With the Leaning Tower of Pisa, was there ever an “aha” moment where you realised the solution? If not, how did you all come about the solution? 

The key to understanding the problem lay in working out how the Tower had behaved during its construction, between 1172 and 1370, and how it was moving when I first became involved (in 1990) – this involved spending a lot of time with the architectural historians on the Commission. There were a number of rather dogmatic opinions on the behaviour of the Tower by some very well known international experts that had thoroughly conditioned current ideas for stabilising the Tower. My work showed that these opinions were incorrect and the behaviour of the Tower was totally different from what had been assumed. It was clear that the only viable solution was to try to reduce the tilt of the Tower by a small enough amount not to be visible (i.e. about 10%). The method for doing this developed from the work I was doing on the effects of subsidence due to tunnelling when I was advising on the design of the Jubilee Line Extension tube line. My initial idea was to drive a tunnel towards the high side of the Tower’s foundations causing the ground to subside by a controlled amount thereby reducing the tilt of the Tower. This initial idea was not taken seriously but a couple of us worked away at the concept and eventually refined it to extracting soil from beneath the high side using special drills. It took a huge amount of physical and numerical modelling to convince the Commission that it would work. We later discovered that the idea was not new – the Mexicans had used it to stabilise the Metropolitan Cathedral of Mexico City. Later Professor Skempton found some historical work describing how the method was used to straighten a church steeple in Cheshire in 1832! Nothing is new under the sun!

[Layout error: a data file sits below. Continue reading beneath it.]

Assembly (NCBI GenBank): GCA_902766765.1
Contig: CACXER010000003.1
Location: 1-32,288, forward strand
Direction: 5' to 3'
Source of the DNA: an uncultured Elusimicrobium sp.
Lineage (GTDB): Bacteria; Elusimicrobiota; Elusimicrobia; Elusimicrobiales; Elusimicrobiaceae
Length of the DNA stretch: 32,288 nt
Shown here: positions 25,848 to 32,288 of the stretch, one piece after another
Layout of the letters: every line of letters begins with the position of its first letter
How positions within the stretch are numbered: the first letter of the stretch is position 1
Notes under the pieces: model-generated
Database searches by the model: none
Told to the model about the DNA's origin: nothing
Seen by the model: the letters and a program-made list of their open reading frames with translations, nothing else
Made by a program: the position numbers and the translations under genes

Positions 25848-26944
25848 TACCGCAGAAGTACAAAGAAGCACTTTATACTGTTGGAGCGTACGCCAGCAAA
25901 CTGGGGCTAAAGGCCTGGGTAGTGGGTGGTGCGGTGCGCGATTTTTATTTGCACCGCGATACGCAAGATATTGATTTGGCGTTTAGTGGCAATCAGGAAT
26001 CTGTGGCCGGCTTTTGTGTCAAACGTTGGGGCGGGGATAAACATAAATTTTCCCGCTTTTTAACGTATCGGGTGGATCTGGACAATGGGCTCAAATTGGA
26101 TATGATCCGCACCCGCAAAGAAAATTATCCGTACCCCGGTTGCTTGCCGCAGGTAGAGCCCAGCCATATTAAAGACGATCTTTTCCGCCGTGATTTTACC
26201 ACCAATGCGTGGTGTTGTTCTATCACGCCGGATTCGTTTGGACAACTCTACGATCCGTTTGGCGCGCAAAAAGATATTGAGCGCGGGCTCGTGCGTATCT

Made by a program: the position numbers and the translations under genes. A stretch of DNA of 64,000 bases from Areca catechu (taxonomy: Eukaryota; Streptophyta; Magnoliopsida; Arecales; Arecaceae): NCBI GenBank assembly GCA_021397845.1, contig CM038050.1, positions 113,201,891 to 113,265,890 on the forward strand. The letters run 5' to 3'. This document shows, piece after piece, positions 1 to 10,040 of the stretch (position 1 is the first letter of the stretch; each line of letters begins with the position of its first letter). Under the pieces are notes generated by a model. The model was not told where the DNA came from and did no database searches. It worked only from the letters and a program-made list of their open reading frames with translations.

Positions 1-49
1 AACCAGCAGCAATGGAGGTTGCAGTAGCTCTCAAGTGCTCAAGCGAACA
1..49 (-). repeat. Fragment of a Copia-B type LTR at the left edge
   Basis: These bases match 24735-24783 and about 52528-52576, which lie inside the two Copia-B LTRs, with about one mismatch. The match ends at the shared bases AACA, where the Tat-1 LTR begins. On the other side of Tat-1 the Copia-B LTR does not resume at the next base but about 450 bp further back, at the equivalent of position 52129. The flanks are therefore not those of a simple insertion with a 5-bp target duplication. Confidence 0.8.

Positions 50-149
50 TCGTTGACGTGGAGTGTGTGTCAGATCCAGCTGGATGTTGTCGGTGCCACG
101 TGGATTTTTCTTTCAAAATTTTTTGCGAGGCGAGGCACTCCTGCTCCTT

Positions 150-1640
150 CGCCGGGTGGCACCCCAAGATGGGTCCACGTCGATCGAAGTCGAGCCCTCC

In your opinion what are the hottest current topics in civil engineering?

I regret not having had the opportunity (or time) to get involved in energy or seismicity, as they are clearly of huge importance to society worldwide. Mankind is rapidly urbanising and this presents huge civil engineering challenges intimately linked with society and its well being. I keep mentioning society because it is true that the civil engineer plays a key role in our well being – just as much as the medical profession. We still have a lot to learn as to how best to interface with the public in the planning and construction of civil engineering projects.